While this article takes no position on the strengths and weaknesses of DSHEA, it is important to point out its consequences for both the industry and for consumers.
Consider these recent enforcement actions:
Still, on the positive side, there is a growing body of scientific evidence to suggest that some nutraceuticals can lead to positive outcomes, especially in certain complementary cancer treatments. However, only FDA-approved pharmaceuticals have governmental permission to be labeled with statements about curing diseases, due to the fact that these companies and products are under strict FDA regulation.
In the race to get products to market, the "act now, ask questions later” marketing strategy can often be a serviceable one - until your company receives a letter from the FDA or the FTC.
That said, understanding the nuances of FDA and FTC regulations about advertising, labeling, and promotion can be a challenge. That’s why we suggest that you contact our experienced legal team before you launch a marketing campaign. Kronenberger Rosenfeld has successfully assisted many clients with FDA and FTC legal compliance matters.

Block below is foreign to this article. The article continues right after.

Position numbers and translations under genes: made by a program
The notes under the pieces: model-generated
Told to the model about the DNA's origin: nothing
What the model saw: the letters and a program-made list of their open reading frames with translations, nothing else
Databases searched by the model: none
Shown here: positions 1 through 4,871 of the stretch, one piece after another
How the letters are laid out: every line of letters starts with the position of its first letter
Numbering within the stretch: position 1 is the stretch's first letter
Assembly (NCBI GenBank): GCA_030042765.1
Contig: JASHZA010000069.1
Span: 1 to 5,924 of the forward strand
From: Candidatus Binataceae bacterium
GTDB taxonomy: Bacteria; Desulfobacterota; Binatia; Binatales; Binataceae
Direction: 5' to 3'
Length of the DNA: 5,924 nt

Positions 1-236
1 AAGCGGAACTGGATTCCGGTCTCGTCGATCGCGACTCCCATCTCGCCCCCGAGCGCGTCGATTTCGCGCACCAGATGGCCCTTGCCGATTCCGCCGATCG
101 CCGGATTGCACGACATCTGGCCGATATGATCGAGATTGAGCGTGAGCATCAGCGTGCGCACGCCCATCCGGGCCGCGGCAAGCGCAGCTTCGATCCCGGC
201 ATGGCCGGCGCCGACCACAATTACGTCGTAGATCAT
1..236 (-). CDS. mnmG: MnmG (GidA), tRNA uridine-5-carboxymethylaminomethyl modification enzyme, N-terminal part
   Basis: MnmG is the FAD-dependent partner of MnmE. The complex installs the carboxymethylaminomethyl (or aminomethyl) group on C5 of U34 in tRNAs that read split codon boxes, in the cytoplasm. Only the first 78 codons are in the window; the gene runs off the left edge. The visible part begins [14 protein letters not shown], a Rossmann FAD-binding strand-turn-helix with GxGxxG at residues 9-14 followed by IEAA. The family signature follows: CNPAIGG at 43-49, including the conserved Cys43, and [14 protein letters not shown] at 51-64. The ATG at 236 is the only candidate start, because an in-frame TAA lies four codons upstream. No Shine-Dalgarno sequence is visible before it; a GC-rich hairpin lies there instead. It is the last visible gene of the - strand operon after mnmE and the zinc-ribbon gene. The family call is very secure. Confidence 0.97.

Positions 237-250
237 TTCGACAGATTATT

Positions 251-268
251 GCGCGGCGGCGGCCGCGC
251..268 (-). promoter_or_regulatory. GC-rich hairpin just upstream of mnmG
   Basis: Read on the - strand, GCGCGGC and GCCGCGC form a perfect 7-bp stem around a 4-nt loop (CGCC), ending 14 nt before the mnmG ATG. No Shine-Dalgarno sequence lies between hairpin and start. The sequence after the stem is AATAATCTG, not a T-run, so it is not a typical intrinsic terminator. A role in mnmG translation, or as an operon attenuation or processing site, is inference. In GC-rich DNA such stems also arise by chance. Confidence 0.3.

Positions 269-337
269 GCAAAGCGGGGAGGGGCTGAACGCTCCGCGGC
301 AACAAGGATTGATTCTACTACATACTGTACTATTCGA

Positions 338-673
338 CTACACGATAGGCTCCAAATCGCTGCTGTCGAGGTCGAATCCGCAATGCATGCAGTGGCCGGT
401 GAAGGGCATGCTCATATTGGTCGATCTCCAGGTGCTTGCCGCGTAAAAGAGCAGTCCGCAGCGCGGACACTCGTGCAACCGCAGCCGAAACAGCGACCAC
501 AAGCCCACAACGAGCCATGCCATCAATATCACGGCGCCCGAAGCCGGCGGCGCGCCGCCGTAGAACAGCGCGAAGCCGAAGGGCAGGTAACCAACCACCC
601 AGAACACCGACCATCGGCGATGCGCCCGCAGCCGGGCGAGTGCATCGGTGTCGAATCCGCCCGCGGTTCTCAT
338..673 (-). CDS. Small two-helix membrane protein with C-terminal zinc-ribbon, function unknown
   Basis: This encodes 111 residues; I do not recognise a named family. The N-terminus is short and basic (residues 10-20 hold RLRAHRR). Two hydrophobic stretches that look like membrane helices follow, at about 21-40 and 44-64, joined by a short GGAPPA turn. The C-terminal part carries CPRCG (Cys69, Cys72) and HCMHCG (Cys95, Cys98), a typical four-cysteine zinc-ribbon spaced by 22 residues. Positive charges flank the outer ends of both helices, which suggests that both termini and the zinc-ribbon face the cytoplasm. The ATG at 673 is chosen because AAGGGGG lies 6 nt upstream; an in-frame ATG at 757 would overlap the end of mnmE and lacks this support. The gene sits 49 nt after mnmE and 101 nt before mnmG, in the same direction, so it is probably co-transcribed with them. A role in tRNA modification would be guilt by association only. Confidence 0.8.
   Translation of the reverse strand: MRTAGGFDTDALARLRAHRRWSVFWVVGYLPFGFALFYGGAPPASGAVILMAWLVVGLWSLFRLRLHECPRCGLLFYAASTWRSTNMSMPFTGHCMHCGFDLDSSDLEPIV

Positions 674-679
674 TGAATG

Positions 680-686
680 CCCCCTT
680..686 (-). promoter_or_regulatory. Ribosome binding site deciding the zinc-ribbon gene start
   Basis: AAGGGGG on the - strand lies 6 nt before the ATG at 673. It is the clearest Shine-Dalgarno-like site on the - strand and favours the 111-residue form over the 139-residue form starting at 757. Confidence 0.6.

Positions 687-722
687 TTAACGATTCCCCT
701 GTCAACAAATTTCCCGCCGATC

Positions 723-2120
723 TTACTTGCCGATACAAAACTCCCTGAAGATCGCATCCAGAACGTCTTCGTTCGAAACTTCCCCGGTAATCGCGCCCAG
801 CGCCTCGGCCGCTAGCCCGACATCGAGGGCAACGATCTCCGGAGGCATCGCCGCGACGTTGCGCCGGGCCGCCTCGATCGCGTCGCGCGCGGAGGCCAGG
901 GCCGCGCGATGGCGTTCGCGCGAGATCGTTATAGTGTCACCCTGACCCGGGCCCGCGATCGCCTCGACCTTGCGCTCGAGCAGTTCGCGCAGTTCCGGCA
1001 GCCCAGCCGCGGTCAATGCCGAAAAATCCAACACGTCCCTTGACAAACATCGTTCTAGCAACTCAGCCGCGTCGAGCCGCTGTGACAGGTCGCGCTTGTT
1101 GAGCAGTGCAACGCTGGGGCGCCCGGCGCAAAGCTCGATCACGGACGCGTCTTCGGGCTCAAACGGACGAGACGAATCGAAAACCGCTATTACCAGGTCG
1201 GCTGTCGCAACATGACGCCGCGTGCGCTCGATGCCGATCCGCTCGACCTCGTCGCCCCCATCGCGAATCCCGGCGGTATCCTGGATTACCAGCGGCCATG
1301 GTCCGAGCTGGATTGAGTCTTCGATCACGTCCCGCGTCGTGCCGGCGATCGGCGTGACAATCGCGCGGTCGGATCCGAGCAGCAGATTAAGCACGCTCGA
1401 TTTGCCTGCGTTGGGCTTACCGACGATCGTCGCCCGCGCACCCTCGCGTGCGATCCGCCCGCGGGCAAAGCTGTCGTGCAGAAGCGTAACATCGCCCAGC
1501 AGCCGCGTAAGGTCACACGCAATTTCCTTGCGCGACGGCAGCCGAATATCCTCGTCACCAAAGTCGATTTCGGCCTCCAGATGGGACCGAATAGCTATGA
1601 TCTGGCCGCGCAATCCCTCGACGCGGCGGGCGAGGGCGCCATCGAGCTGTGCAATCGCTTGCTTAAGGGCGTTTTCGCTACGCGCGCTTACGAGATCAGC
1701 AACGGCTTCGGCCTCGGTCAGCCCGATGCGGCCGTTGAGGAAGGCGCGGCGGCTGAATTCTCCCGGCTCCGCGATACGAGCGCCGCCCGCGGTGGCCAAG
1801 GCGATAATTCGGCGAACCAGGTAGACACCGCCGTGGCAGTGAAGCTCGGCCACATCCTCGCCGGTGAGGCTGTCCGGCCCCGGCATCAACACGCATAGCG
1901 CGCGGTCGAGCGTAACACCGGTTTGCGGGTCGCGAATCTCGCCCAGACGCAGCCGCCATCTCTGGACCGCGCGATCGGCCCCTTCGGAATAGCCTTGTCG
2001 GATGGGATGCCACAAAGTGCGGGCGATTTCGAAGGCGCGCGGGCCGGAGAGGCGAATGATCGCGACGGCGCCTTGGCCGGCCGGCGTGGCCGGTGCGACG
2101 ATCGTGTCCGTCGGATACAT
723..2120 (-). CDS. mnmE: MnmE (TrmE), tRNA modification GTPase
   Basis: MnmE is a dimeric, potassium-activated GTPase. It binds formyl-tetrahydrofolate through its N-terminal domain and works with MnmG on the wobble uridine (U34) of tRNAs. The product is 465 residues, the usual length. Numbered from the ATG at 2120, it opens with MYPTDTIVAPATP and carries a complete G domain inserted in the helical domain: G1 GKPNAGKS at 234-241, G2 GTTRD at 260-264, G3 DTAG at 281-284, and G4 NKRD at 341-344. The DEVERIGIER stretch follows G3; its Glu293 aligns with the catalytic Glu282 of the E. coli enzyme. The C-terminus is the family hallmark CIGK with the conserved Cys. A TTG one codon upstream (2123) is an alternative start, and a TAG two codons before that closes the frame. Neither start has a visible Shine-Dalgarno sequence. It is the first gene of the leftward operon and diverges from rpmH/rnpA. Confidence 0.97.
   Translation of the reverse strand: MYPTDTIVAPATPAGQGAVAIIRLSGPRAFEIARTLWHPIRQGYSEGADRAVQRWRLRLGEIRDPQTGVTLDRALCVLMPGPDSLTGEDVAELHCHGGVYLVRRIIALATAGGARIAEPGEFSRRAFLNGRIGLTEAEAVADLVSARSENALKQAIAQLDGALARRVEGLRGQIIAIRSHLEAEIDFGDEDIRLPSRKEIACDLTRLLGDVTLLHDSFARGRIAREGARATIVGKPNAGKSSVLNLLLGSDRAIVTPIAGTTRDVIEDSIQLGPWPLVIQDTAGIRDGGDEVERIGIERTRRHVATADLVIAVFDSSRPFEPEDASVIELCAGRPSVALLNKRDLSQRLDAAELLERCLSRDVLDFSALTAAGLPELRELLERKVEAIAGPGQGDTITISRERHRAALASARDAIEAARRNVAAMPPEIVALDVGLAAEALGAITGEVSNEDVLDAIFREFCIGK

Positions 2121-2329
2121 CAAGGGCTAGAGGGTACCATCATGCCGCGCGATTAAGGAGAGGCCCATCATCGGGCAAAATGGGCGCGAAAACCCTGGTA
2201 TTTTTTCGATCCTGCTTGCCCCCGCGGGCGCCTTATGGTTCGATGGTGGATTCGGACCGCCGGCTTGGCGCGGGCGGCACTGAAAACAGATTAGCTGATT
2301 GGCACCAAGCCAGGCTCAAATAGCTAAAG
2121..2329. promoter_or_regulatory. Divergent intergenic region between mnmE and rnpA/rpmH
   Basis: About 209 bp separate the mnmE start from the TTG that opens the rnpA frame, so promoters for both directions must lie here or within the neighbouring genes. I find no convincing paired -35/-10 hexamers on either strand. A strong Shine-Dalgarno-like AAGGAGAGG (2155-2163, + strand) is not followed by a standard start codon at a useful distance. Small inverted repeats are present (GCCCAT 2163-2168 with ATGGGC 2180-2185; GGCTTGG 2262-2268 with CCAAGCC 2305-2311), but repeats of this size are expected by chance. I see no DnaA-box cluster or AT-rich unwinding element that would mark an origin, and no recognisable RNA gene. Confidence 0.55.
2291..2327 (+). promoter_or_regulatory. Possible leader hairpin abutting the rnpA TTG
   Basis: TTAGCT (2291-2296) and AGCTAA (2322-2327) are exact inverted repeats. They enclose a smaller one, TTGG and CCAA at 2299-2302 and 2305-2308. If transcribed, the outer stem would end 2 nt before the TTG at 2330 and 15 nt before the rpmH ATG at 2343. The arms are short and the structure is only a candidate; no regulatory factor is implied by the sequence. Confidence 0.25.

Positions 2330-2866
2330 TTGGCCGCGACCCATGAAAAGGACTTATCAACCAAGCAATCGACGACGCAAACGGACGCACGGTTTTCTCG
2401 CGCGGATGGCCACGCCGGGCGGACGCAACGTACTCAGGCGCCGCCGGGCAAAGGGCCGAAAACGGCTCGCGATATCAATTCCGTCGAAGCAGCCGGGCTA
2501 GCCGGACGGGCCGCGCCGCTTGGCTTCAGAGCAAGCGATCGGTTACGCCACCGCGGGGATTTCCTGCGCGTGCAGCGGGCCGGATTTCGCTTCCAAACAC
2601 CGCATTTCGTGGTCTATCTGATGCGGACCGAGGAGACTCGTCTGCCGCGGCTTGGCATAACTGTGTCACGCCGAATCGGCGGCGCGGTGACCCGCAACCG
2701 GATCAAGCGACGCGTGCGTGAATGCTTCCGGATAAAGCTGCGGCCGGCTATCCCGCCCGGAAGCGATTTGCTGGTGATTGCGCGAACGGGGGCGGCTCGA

The FDA and FTC have historically focused on their different jurisdictions. For example, the FDA enforces claims made in packaging and labeling, while FTC enforcement deals with advertising claims.
Today, the distinctions between labeling and advertising and the boundaries of FDA and FTC enforcement are not always straightforward, especially with the rise of websites, social media platforms, mobile apps, and influencer marketing.
For example, there have been cases where the FDA interpreted claims posted on websites as labeling, even though website claims functioning as advertising traditionally come under FTC oversight. In fact, the FDA’s explicit opinion is that when a company references its website on its product label, under certain circumstances that website is “labeling.” See Wilson v. Frito-Lay North America Inc., 961 F.Supp.2d 1134, 1143 (N.D. Cal. Apr.1.2013), for a discussion of this topic.